Colonel Taj calmly turned to Captain (later Major General) Fahim Akhtar to take over the left forward Alpha Company. He ordered my Delta Company to replace Bravo Company as the right forward company. Contrary to all our teachings, our Forming Up Place (FUP) was next to a battery of 40 Field commanded by Major (later Lieutenant General) Hamid Niaz. Offering us “tea, sukhi roti and daal,” Hamid Niaz cheerfully announced we could not be martyrs on an empty stomach.
Captain Naseer Tariq and Second Lieutenant Hanif Butt (or Singawala as we affectionately knew him) vociferously volunteered to go with us into the unknown. To quote my article ‘The Ides of March again’ on March 2013: “A captain and second lieutenant stood out cheerfully brave in the Chor desert in December 1971, fighting for their country and willing to die for it. Being ‘Ahmedis’ they left the army a few years later as majors, retiring as outstanding soldiers. One is proud that these courageous sons of the soil are still my friends 42 years later; notwithstanding their shortened career they still swear by the uniform they wore and the country they boldly defended, and later again in Balochistan in 1973. Where were ‘the defenders of the faith’ (of the warped version that is) when these two were willing to give the ultimate sacrifice?”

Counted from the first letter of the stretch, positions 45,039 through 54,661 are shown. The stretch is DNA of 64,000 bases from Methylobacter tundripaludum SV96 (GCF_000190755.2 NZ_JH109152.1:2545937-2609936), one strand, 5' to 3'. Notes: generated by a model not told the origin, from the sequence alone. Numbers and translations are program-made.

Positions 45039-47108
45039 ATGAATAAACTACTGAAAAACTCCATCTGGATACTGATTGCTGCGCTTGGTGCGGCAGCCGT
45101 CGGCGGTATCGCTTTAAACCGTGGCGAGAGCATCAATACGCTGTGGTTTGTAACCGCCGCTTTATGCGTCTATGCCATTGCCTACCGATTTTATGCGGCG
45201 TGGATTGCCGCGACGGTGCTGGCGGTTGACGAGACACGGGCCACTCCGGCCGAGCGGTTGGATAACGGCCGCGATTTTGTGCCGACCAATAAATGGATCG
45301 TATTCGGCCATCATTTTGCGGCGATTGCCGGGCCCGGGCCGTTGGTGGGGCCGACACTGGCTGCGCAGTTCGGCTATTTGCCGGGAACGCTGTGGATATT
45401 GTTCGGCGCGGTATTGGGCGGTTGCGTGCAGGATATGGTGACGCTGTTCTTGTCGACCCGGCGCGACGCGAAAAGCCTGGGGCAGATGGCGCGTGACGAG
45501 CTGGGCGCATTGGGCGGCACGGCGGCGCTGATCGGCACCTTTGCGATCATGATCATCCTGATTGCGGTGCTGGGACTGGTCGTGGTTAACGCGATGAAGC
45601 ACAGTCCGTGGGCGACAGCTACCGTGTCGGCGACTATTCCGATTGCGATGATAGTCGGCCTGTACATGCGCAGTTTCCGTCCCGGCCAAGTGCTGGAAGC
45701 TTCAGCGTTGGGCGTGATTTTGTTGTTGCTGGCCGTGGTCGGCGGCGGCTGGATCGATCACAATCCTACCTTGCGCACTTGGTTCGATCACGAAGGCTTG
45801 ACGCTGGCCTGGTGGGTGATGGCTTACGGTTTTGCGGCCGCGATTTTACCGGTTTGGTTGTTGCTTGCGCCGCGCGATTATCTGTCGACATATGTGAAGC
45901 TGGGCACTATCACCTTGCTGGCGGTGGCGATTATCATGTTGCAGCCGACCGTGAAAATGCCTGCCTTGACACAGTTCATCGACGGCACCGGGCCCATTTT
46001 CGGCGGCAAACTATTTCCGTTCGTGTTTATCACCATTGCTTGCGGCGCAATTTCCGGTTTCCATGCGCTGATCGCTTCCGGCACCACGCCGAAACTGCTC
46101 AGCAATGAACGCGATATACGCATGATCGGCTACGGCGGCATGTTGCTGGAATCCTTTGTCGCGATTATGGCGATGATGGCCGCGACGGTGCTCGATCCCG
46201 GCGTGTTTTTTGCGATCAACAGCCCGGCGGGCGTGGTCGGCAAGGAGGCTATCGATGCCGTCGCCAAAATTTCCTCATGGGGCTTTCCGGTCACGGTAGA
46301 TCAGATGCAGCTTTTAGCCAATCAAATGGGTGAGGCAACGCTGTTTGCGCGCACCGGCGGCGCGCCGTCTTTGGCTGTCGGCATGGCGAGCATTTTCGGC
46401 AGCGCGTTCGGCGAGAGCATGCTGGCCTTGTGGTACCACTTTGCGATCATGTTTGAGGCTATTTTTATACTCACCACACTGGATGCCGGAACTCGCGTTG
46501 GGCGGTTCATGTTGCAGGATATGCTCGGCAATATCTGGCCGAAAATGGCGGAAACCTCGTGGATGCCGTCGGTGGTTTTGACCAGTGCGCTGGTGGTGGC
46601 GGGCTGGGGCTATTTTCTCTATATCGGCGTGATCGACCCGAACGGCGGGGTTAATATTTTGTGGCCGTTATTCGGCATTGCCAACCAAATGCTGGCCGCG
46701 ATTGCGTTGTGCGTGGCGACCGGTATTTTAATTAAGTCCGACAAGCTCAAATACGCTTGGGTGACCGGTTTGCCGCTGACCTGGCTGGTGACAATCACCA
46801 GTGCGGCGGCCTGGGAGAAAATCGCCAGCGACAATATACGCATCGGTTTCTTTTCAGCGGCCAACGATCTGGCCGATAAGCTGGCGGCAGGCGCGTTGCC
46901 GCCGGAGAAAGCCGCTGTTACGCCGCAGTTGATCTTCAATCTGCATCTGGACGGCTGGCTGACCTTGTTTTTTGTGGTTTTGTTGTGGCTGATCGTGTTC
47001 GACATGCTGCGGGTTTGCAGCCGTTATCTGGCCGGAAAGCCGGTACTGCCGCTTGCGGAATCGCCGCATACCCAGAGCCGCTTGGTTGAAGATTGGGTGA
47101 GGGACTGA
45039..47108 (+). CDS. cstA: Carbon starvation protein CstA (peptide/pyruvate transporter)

Leaders must take action to protect minorities. Realising their responsibilities they must have the courage to go forward with conviction. To quote David Seabury, “Courage and conviction are powerful weapons against an enemy who depends only on fists or guns. Animals know when you are afraid; a coward knows when you are not.” Those that raise their hand against the weak and helpless are nothing but animals and cowards.